Join Dr. Kelly Kibler, Assistant Professor of Water Resources Engineering Associate Editor, Journal of Hydrology at the University of Central Florida
Dr. Kibler will speak on: Water is life; it can also be a threat to life and property. Perpetuation of human society depends on the continued production of ecosystem services from intact, functional ecosystems; yet expansion of human society tends to undermine core ecosystem functions. With such paradoxes, management of water and ecosystems is a complex business! But water is a meeting place. It is something that unites people and crosses boundaries- both geographic and disciplinary. Together we will explore how hydrologic and hydraulic sciences can inform best management of aquatic ecosystems, and the role of non-scientist citizens, with a particular focus on the unique hydro systems of Florida.
Kelly Kibler is an Assistant Professor of Water Resources Engineering in the Department of Civil, Environmental, and Construction Engineering at University of Central Florida. She is also an affiliate faculty of UCF’s National Center for Integrated Coastal Research, and a Faculty Fellow of UCF’s Center for Global Economic and Environmental Opportunity. Dr. Kibler holds a B.Sc. in Environmental Sciences (University of North Carolina at Chapel Hill), M.Sc. in Forest Engineering (Oregon State University), and Ph.D. in Water Resources Engineering from Oregon State University. Before coming to UCF, Dr. Kibler worked for the United Nations, at the International Centre for Water Hazard and Risk Management in Tokyo, Japan.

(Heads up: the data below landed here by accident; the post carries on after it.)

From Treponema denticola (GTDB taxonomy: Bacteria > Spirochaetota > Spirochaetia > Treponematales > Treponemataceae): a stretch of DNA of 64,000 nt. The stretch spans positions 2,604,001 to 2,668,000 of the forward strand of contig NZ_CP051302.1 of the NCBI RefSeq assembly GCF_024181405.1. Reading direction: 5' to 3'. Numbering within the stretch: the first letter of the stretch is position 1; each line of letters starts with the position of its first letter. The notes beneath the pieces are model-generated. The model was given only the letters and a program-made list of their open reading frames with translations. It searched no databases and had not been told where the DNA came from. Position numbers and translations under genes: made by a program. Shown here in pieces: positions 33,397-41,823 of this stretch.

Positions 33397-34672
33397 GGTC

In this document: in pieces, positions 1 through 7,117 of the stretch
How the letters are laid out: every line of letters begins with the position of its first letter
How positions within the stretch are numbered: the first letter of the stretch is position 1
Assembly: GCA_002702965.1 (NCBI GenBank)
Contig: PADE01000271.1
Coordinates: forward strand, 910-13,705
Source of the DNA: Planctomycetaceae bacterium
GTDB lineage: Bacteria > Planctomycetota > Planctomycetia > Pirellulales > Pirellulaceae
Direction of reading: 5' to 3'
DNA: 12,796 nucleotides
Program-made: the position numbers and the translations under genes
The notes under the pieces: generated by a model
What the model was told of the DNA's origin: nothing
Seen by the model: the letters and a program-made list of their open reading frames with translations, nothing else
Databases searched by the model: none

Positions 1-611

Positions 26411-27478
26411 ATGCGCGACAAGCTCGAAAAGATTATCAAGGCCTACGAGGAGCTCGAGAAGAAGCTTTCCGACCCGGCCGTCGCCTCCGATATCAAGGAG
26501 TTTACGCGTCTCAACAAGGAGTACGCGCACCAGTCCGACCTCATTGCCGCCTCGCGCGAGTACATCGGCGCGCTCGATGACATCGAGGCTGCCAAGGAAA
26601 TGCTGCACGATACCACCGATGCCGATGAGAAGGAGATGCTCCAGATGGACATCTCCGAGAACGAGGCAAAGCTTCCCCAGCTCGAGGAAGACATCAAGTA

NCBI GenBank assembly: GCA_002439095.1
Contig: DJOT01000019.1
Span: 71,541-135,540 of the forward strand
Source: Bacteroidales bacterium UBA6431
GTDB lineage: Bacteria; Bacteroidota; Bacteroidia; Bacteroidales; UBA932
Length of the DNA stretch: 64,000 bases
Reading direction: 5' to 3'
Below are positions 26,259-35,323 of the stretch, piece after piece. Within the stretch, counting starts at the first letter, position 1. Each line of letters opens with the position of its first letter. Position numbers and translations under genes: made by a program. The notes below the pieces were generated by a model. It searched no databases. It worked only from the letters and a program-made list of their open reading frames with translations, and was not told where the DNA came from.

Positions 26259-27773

At UCF, Dr. Kibler teaches graduate and undergraduate engineering courses related to water and is the Principle Investigator of the Kibler Ecohydraulics Laboratory (http://ecohydraulics.weebly.com), where her research is focused at the crossroads of engineering and aquatic ecology. She is particularly interested in flow-biota interaction and its influence to hydrodynamics and sediment transport across multiple scales. Dr. Kibler’s group studies natural hydrologic phenomena, as well as waterways that are modified for human benefit; for instance by, dams, dredging, levies and hardened structures. Applications for Dr. Kibler’s research include development pathways and infrastructure that minimize ecosystem disruption and promote preservation or restoration of aquatic ecosystem services. Current lab projects include hydrodynamic characterization of oyster reef and mangrove forest, ecosystem services, restoration site suitability, planning and impact studies, design of ‘self-filtering’ roadways, modeling of karst system hydraulics in freshwater springs, and development of streamflow prediction tools for ungauged basins located in regions of poor hydrologic observation
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-All reservations are due Monday before the luncheon to guarantee a seat.
-All cancellations must be received Friday before the luncheon in order for a full refund to be given
|11:30 AM - 12:00 PM||Networking with our Members|
|12:01 PM - 1:30 PM||Luncheon and Speaker|
For More Information:
Orlando, Florida 32856
United States (407) 380-3320